Using donated blood that is more than three weeks old for transfusions could harm health as much as eating fatty foods or smoking, new research suggests.
Blood banks consider six weeks to be the maximum storage time for blood used in transfusions.
But a new study suggests that transfusing blood stored for more than a few weeks could negatively affect how patients’ blood vessels work.
Experts believe the reason for this is because older blood has less nitric oxide, a chemical messenger that relaxes blood vessels. Over time in storage, nitric oxide in the blood is lost.
Nitric oxide signals the blood vessels to dilate, or expand, and is also involved in transporting oxygen to the tissues.
Just last week, researchers at Johns Hopkins University in Baltimore reported that blood older than three weeks may suffer irreversible damage and not be as effective.
After just three weeks on the shelf, blood cells become more rigid, making it difficult for them to penetrate smaller capillaries, says the study published in the journal of the International Anesthesia Research Society.
A 2008 study published in the New England Journal of Medicine found that cardiac surgery patients receiving older blood had a higher risk of dying in the hospital, and were more likely to need ventilation support or have sepsis or kidney failure.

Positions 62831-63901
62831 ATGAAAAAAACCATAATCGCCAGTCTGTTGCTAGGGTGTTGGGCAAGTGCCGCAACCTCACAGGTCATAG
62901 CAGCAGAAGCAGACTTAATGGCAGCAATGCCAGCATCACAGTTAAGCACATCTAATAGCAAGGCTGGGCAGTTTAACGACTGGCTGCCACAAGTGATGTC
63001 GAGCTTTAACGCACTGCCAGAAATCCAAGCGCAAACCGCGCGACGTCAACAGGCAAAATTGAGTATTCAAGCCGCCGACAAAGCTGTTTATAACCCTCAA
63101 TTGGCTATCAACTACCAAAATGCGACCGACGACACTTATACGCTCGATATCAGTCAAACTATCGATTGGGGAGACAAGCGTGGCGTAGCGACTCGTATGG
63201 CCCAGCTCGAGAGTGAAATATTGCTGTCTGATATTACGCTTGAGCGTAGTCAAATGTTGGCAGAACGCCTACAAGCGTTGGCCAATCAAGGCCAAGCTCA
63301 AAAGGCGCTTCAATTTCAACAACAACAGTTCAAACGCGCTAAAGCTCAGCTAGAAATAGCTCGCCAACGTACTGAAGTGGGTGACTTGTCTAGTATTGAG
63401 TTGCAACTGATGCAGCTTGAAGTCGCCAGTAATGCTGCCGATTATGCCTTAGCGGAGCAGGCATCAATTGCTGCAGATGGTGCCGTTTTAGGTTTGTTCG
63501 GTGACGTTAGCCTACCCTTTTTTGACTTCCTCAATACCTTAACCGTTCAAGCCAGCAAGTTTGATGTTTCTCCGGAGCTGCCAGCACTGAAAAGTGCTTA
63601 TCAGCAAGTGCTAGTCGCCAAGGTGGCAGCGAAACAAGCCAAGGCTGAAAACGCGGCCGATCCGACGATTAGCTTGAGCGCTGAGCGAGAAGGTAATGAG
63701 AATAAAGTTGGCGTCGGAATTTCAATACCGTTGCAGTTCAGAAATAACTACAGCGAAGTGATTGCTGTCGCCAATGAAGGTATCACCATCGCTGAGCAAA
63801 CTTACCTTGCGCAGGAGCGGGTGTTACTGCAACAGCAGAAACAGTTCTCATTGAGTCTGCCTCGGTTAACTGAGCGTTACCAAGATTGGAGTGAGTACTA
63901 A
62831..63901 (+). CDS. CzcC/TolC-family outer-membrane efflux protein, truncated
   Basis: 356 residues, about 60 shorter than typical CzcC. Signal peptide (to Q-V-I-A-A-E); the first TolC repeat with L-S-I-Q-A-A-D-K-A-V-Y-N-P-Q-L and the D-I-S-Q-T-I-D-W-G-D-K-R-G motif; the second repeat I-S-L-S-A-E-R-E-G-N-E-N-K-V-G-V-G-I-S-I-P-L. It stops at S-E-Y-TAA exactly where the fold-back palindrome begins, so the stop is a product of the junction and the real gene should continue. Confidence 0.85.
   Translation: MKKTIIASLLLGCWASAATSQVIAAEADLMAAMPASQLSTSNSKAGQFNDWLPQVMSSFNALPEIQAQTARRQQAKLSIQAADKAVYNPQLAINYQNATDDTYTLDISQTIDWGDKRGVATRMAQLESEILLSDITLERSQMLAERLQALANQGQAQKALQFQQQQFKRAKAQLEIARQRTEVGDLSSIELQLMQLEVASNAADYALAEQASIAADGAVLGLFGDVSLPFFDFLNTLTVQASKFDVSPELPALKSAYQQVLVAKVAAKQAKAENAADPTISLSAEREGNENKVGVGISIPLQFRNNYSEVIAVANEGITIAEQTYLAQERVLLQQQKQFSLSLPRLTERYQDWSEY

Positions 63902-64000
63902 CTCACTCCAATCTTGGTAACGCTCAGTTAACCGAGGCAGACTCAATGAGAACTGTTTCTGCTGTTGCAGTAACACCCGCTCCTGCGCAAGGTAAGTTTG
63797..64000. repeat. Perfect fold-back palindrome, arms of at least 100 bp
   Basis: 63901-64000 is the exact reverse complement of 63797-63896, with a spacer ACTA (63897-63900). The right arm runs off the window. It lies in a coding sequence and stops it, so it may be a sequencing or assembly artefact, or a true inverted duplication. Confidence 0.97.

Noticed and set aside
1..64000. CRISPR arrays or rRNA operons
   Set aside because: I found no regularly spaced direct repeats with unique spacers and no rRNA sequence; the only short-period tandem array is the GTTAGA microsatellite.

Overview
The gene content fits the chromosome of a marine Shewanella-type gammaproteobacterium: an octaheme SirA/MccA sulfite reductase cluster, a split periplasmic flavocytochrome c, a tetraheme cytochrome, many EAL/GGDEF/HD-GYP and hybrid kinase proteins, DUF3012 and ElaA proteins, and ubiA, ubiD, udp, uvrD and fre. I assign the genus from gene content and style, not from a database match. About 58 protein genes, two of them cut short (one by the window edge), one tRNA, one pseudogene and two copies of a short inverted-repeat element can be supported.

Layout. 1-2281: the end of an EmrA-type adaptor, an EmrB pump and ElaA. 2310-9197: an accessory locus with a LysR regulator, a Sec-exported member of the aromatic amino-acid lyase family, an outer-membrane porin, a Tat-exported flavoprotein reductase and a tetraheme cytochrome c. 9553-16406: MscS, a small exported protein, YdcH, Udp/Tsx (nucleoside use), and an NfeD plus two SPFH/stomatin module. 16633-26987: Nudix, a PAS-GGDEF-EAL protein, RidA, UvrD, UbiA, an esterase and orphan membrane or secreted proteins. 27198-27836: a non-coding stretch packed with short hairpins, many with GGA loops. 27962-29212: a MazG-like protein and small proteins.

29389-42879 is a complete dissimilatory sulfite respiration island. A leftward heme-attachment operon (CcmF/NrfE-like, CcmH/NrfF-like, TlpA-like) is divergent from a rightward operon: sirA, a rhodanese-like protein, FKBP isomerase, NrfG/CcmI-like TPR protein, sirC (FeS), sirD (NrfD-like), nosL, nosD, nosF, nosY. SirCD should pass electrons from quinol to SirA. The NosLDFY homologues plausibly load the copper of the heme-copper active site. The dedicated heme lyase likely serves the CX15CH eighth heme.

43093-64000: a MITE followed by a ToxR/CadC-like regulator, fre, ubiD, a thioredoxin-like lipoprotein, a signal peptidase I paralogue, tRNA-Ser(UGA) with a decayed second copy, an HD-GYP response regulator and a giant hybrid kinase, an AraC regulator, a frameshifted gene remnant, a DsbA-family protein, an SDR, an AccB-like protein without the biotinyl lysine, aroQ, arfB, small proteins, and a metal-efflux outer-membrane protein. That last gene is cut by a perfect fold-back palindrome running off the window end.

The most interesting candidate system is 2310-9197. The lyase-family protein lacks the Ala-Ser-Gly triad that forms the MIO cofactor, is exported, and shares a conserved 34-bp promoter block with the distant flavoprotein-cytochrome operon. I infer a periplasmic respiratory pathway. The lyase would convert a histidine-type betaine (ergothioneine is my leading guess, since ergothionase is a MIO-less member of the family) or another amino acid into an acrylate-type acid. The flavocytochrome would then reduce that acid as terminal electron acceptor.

Two large-scale clinical trials are currently addressing the issue of the maximum time blood should be stored.
The new study, to be presented at the American College of Cardiology meeting in San Francisco, looked at patients who were randomly chosen to receive either fresh (less than ten days old) or aged (more than three weeks old) red blood cells.
Experts used ultrasound to test blood vessel function by measuring flow-mediated dilation (FMD) – a process dependent on nitric oxide.
Measuring it involved seeing how much a blood vessel in the arm opened up after a blood pressure cuff was first tightened then removed.
FMD is an indicator of the health of the endothelial lining of the blood vessels (and the state of the lining can indicate a person’s risk of heart disease).
Healthy, younger individuals can have FMD of up to 10 per cent. The average for the participants was five per cent.
Patients receiving aged blood saw their FMD halved to 2.4 per cent 24 hours after the transfusion.
But patients receiving fresh blood saw no significant change in FMD.
This effect of older blood on blood vessel function is similar to that of eating a fatty meal or the long term effects of a heart disease risk factor, such as smoking or diabetes, the researchers said.
Although blood banks tend to use a ‘first-in, first-out’ policy, limiting storage time could reduce the blood supply, they warn.
One possibility could be to reserve fresh blood for those patients at most risk of cardiovascular problems, said lead study author Professor Robert Neuman, cardiovascular research fellow at Emory University.
Another way that nitric oxide deficiency could be remedied is with an additive such as nitrite, which the body uses as a storage reservoir for nitric oxide, or some other preservative.
Professor Neuman added: ‘There is a lot of information that blood that has been stored for a while can cause problems for patients.
‘This starts to answer the question: what is causing the problem?’